Rocket Raccoon Limited Series
This issue begins with the violent murder of an iguana by a doggerel spouting clown. Talk about tone issues. Turns out the poor dead iguana was making toys for Lord Dyvyne, a lizard who is Judson Jakes’ rival in the toy making business. The two animal toymakers sell toys to the Loonies, who are insane humans living on Halfworld, trying to decipher an incomprehensible Bible while the animals keep them safe and entertained. Now that the toymongers are going to war, Halfworld’s whole society is in danger, and it’s up to Rocket Raccoon and his friends to save the day.
I’m not even going to attempt to explain the plot of this mini-series beyond that; it all starts to make sense in a funny animal comic book kind of way by the end, but suffice it to say this is more about surreal humor than anything else.
The best part is probably Mike Mignola’s art, who either hasn’t developed his signature style, featuring simple lines and heavy use of blacks, yet, or hasn’t started using them. The animals are fairly realistic for a funny animal book, while still keeping a humorous overall feel. I think my favorite character design, however, belongs to the Robot Mare that helps Rocket and friends in the final issue.
This book is just absolutely charming; the fact that it really doesn’t make a lot of sense is part of its charm.
Annihilators mini-series Rocket Raccoon and Groot back-up stories
These four issues appeared as the back-up story in the Annihilators mini-series; I believe they were originally supposed to be a separate mini-series, but Marvel decided to roll them together and give the more classic superhero team top billing.
Andy Lanning and Dan Abnett reintroduced these two characters in the Annihilation comic event, and brought them to the Guardians of the Galaxy as new found best of friends; this takes place after the first volume of the new Guardians comic was finished. Rocket has become disillusioned with the hero game, and has decided to get a real job. However, his job as a mail delivery boy is interrupted by a killer clown made from wood from Planet X. This has him teaming up with his old buddy Groot, and tracking the clown back to Halfworld, which he has for some reason completely forgotten.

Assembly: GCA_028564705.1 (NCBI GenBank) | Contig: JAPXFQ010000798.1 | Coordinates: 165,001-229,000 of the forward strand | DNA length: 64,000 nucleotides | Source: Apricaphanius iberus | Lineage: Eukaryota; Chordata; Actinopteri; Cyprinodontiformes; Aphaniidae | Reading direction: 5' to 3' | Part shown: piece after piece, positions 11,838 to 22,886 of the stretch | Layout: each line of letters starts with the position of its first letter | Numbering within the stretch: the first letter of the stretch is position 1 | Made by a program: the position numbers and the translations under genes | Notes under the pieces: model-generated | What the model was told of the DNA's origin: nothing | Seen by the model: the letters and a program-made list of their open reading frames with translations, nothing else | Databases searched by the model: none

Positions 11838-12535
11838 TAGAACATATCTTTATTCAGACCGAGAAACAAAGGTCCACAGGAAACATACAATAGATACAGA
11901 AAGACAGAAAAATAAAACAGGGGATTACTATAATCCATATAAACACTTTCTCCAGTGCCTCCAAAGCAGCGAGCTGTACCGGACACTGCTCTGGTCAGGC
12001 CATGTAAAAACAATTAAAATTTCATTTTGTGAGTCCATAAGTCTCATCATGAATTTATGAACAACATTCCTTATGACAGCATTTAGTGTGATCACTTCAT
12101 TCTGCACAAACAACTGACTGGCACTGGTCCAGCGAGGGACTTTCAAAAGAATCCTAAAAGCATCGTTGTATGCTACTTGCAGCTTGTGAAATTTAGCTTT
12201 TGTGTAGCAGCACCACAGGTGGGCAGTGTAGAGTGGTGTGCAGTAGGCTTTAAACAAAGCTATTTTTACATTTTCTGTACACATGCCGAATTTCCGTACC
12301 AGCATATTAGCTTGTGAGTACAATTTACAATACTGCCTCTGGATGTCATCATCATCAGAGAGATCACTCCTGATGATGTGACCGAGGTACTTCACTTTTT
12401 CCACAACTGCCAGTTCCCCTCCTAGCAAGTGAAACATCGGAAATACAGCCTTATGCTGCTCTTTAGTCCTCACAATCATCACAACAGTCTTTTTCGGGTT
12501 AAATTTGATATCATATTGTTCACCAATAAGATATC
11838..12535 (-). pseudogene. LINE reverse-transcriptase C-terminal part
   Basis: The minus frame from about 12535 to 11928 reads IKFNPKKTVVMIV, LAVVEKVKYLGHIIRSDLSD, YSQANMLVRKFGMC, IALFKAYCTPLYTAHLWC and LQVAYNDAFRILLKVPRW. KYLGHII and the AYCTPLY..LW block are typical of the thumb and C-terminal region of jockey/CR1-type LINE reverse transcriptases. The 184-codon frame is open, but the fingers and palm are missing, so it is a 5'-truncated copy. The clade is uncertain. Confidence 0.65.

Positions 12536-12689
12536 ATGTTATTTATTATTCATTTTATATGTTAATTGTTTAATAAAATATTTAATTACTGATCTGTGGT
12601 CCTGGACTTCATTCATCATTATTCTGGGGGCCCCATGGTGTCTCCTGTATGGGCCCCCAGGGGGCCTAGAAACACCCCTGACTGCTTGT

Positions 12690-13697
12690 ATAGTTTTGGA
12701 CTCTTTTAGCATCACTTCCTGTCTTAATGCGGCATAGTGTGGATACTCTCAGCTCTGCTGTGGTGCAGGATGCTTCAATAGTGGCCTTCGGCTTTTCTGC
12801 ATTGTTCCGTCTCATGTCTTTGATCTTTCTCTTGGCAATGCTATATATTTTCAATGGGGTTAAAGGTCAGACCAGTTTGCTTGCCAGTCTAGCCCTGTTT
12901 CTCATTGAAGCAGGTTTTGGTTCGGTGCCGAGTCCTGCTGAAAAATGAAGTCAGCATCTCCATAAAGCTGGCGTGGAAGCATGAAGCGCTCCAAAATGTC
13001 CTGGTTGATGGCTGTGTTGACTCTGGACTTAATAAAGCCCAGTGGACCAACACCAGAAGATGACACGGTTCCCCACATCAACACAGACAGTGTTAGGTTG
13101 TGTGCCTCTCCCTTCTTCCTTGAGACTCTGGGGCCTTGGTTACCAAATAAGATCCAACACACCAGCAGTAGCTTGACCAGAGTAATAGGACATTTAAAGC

I think this story is a rare misstep by Lanning and Abnett; it basically retcons Rocket’s original mini-series out of existence, positing it as a false memory Rocket has of his home planet, which he forgot for a reason. The story, once you get over that, has some great funny animal gags and an interesting science fiction superhero premise at its heart, but it’s really hard to get over.
Groot also gets retconned. Turns out, he’s not the monarch of Planet X; he’s a rogue bud off the monarch, also named Groot, which opens up the possibility that the original Groot that came to Earth was actually killed, and our Groot is a completely different being.
The art by Timothy Green II is alright, but it’s marred by the fact that I just didn’t like his take on either Rocket Raccoon or Groot. They are the only two character designs I didn’t like; too bad they had to be the leads. There is one fun scene at the opening of the third issue where Rocket relives a swimming scene from the original mini-series; notably, while Lylla was naked in the original, she dons a bikini for the modern rendition.
Rocket and Groot are once again the back-up feature for the Annihilators; this time, it’s clear that they were always intended as the back-up feature, as they embark on an adventure that’s more a of a quick gag than anything else.
They are captured by Mojo of Mojoworld, who wants to turn them into a show to sell action figures. It’s mostly forgettable; the weird thing is that, when the Guardians recently got their own action figures, Groot was divided up part by part among the various Guardians, an idea that was apparently inspired by this comic, as Groot is divided up among different variations of Rocket Raccoon action figures.
All in all, this is a must have for fans of Rocket Raccoon and Groot; I mean, it is the “Complete Collection,” after all. The marquis mini-series (the original Rocket Raccoon and the Annihilators back-up) are both must reads (if they unfortunately cancel each other out), while the rest are nice bonuses.